Tough Competition for Professional and Future Hunter Championships at Capital Challenge Horse Show

Presented by the Gochman family, nine hunter championships were awarded at the Capital Challenge Horse Show.

October 3, 2013–Nine championships were awarded today at the Capital Challenge Horse Show presented by The Gochman Family, honoring the best hunters in the country. Along with the Second Year Green Working and High Performance Hunter divisions, championships were given in six Future Hunter divisions and the Performance Hunters 3’6″. The Capital Challenge Horse Show, held at the Prince George’s Equestrian Center in Upper Marlboro, MD, runs through Sunday, October 6. Don’t forget, you can watch all of the champions’ jumping rounds by clicking on the “Individual Rounds” button at

Queen Lattifa and Hunt Tosh | Photo Copyright Shawn McMillen Photography

The professional hunters will wrap up their divisions tomorrow. The highlight classes of the week for the professional hunter riders are the $25,000 WCHR Professional Challenge, sponsored by Pony Lane Farm, on Wednesday, October 2, and the $5,000 WCHR Professional Finals, presented by the John R. Ingram Fund, for the top six hunter riders in the country on Friday, October 4.

In the Show Place Arena, the first championship awarded went to Queen Lattifa, ridden by Hunt Tosh for Kenneth and Douglas Wheeler. The pair received two firsts and two seconds over fences and were sixth in the under saddle. John French and Oscany, Inc.’s Small Celebration picked up the reserve championships after a first, third, and fourth over fences and a win under saddle.

Tosh, of Milton, GA, has a new ride in Queen Lattifa, an 11-year-old Westphalian mare, and this was their fourth show together. After winning a championship at the Devon Horse Show, Kenneth Wheeler “fell in love with her,” Tosh said. He added with a smile, “(He) spontaneously bought her without me ever riding her. He came to me and said, ‘We have a new horse!’ He saw her and had to have her.”

Tosh described, “She’s a great horse. She’s careful and super brave. You can walk in any ring and she’ll go out and put in a great effort. She’s really fun to ride (and) is a beautiful jumper. She’s good about turning back and jumping. She’s really scopey, which gives you a little extra room to make an error. She’s been really good.”

The High Performance Hunter championship went to Everly, ridden by Scott Stewart of Wellington, FL, for Dr. Betsee Parker. They won three over fences classes as well as the under saddle class. Another Dr. Betsee Parker-owned horse, Lonestar, won the reserve championship with Hunt Tosh. They received three second places as well as a fourth over fences and were fourth under saddle.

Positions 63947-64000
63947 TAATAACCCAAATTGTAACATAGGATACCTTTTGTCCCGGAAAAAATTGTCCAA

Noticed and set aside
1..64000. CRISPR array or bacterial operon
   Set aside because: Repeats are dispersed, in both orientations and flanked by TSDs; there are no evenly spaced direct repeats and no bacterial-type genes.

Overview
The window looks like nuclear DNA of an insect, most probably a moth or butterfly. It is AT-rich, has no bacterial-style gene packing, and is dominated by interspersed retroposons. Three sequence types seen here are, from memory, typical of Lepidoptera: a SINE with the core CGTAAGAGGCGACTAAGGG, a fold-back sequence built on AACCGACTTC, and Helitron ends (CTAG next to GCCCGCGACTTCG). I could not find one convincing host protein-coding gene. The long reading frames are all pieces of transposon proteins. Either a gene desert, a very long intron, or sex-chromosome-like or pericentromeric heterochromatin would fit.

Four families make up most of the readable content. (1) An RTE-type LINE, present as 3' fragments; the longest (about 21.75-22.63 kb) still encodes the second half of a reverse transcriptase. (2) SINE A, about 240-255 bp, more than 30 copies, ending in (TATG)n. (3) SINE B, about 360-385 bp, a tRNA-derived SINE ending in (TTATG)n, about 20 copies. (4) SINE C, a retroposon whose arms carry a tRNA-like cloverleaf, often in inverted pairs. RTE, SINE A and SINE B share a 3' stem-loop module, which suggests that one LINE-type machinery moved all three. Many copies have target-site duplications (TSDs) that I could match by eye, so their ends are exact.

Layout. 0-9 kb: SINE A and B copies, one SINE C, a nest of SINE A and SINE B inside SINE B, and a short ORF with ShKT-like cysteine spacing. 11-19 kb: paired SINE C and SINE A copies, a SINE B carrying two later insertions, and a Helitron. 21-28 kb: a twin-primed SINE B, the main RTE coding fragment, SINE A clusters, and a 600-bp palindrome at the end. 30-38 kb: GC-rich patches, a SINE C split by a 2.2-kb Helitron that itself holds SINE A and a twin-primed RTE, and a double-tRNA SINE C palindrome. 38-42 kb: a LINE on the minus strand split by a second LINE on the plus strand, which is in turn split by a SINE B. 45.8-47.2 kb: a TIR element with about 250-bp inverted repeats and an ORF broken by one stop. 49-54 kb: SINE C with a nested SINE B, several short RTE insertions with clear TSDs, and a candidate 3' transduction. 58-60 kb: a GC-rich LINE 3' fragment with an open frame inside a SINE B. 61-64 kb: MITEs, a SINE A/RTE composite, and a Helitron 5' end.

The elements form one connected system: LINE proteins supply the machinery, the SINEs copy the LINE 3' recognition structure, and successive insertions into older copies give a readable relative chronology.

The pair were Grand Hunter Champions at the Hampton Classic, and this is only her third show as a hunter. “She’s unbelievable. The scope is easy. She’s quite quiet and she took to it so easy. It was amazing,” Stewart expressed.

The Performance Hunter 3’6″ division, sponsored by Nicole Kane/South Shore Farms, was swept by Victoria Colvin, who rode Dr. Betsee Parker’s Way Cool to the championship (they won both over fences classes) and Dr. Parker’s Ovation to reserve champion honors after two fourths over fences and the win under saddle.

Dawn Nifosi with Knob Creek, Adele Einhorn, and Jocelyn Martin. | Photo Copyright Jennifer Wood Media, Inc

Future Hunters Show Their Potential

The Future Hunter Thoroughbred division, sponsored by Take 2 Second Career Thoroughbred Program, was added to this year’s schedule and saw a solid group of competitors. The champion was Knob Creek, a seven-year-old gelding by Run Softly, ridden by Jocelyn Martin and owned by Dana Nifosi of Alexandria, VA.

Nifosi is on furlough from her government job, and not only did she get to see her horse show, she got to ride him in the under saddle class. Calling him “the most accident-prone horse” and “usually kick-along quiet,” Nifosi was proud of her project horse. She asked Martin to ride him after her trainer, Katie Huber, suffered a broken hip in the spring. “Fingers crossed we’re on our way to good health. That’s why we’re even more delighted that he could step up and be mature. Jocelyn did a fantastic job,” she said. While he was not sure of the jumbotron in the Show Place Arena during his championship presentation, Nifosi commented, “I think he’s going to be an ideal amateur horse, jumbotron notwithstanding!”